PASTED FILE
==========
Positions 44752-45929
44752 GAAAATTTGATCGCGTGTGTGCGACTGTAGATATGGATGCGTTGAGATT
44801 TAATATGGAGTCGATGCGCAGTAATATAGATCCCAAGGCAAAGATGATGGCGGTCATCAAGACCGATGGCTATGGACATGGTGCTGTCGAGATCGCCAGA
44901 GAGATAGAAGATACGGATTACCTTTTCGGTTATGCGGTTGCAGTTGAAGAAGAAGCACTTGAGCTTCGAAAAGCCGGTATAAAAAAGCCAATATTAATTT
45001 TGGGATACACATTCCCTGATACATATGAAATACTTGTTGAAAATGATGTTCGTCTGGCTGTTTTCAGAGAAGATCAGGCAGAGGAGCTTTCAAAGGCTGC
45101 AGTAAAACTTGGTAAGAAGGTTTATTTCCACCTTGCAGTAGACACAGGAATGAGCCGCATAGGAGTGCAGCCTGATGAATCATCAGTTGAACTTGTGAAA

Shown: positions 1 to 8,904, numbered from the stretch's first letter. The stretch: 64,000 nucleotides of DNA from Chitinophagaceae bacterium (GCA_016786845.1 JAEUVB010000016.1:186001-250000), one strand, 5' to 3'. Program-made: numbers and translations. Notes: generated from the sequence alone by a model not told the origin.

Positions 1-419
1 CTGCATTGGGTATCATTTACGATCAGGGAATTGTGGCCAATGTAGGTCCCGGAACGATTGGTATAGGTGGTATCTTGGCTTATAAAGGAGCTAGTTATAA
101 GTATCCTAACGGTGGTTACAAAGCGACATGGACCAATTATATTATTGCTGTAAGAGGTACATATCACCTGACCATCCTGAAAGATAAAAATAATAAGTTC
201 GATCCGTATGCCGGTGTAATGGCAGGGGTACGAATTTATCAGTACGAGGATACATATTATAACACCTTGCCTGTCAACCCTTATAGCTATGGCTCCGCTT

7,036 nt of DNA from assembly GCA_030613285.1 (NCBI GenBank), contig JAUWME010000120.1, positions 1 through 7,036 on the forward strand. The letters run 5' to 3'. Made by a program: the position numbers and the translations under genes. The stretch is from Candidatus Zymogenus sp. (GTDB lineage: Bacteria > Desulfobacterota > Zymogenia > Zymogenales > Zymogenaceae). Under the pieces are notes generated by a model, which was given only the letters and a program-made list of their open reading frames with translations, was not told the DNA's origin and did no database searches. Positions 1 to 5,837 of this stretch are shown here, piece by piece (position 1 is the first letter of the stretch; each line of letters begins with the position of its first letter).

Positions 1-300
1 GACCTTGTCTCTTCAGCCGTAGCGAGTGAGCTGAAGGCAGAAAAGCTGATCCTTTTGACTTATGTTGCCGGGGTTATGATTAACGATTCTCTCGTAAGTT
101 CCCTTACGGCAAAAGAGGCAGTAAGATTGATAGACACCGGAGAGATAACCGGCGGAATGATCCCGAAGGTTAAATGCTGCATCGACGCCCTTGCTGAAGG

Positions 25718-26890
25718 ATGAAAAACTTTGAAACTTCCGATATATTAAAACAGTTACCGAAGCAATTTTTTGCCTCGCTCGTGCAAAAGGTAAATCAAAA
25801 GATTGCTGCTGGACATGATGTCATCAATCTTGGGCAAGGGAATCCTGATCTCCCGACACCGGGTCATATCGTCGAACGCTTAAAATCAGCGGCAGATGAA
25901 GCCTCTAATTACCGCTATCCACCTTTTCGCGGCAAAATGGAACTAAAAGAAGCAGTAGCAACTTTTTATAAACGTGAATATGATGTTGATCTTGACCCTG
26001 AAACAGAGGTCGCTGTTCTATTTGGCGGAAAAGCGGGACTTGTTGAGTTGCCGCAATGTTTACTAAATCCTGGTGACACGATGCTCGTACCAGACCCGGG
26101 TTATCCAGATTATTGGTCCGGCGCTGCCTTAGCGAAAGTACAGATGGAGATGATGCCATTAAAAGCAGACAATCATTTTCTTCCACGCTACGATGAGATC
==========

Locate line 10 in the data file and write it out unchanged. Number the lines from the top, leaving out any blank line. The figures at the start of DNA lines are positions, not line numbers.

101 GTATCCTAACGGTGGTTACAAAGCGACATGGACCAATTATATTATTGCTGTAAGAGGTACATATCACCTGACCATCCTGAAAGATAAAAATAATAAGTTC